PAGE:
|Spreading center type:||Large-scale extinct MOR|
|Time of cessation:||Ca. 79.075 Ma, Chron 33n (estimated from magnetic anomalies identified by Segoufin et al., 2004)|
|Subsequent active spreading center:||Probably the present-day configuration of the Southwest Indian Ridge|
|Cessation style:||Not known|
|Later deformation or volcanism:||None evident|
The precise locations of spreading centers between Africa, Antarctica and India/Australia during the Cretaceous are difficult to confirm due to the influence of the Cretaceous Normal Superchron (CNS) and the presence of thick volcanic and sedimentary sequences to the north of Antarctica and, south and west of Madagascar. While it has been demonstrated that the Southwest Indian Ridge has been continuously active since early stages of Gondwanan dispersal (Leinweber and Jokat, 2012), there is more controversy in the region between 35° and 70° East, especially at latitudes south of 47° S, where the tectonic fabric of the seafloor suggests that several reorganizations may have taken place (Nogi et al., 2004).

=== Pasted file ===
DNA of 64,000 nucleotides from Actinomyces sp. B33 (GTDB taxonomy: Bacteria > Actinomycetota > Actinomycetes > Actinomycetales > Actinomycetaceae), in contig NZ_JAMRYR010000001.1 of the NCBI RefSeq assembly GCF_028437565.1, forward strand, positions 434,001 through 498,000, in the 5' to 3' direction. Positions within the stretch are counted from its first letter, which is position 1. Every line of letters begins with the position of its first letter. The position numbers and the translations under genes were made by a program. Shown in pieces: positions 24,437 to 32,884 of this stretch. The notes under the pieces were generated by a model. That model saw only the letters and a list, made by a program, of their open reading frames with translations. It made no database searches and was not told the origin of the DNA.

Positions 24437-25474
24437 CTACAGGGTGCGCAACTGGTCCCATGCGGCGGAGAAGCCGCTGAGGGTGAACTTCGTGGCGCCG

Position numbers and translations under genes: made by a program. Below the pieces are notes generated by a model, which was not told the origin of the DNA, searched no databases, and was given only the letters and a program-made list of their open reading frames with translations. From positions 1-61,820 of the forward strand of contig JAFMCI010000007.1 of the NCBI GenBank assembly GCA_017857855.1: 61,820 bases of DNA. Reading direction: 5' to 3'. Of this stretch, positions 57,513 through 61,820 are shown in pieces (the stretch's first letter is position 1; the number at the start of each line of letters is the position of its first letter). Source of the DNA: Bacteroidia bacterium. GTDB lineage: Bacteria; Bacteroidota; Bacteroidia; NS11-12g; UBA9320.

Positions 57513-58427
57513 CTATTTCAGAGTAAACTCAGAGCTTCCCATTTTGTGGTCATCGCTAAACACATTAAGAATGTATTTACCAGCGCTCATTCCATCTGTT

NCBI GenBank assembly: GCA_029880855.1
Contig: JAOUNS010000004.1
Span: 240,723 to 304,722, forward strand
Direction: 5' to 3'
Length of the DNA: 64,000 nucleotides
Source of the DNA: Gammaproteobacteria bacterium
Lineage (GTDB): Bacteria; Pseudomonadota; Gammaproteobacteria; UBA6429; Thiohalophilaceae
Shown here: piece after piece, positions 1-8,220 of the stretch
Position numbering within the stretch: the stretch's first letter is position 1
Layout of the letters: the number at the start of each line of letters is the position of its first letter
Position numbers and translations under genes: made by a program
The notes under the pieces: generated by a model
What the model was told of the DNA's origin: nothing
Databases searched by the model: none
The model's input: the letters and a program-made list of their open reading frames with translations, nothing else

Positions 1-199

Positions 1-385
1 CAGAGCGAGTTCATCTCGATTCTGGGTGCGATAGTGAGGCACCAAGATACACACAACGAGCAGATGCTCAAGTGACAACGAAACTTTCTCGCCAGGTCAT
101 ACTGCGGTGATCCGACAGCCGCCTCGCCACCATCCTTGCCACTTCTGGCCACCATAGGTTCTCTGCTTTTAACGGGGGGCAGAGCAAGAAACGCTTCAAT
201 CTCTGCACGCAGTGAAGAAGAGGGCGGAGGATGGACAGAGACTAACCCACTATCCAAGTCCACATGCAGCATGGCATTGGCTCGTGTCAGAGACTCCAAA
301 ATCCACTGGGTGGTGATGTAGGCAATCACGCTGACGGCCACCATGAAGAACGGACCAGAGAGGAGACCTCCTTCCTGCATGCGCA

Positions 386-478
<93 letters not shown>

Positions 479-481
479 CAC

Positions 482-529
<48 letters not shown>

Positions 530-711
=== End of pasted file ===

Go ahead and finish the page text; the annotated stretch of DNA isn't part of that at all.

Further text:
Nogi et al. (2011) presented a conference report of continental rocks dredged from the Ob seamount, a volcanic feature that is found to the southeast of the Conrad Rise. A further conference paper entitled the “Petrography and provenance of granitic and sedimentary rocks dredged from the Conrad Rise in the southern Indian Ocean” was presented by Kazuya Kobayashi, Hideo Ishizuka, Yoshifumi Nogi, Hiroshi Sato, Nobuhiko Nakano, Tatsuro Adachi, Yasuhito Osanai, at the Fourth Symposium of Polar Science in Japan, 2013, yet the abstract is unavailable and no publications have been forthcoming. Therefore, there is some suggestion of continental rocks in this part of the Indian Ocean that has formerly been considered to have formed primarily by oceanic spreading and the eruption of large-igneous provinces.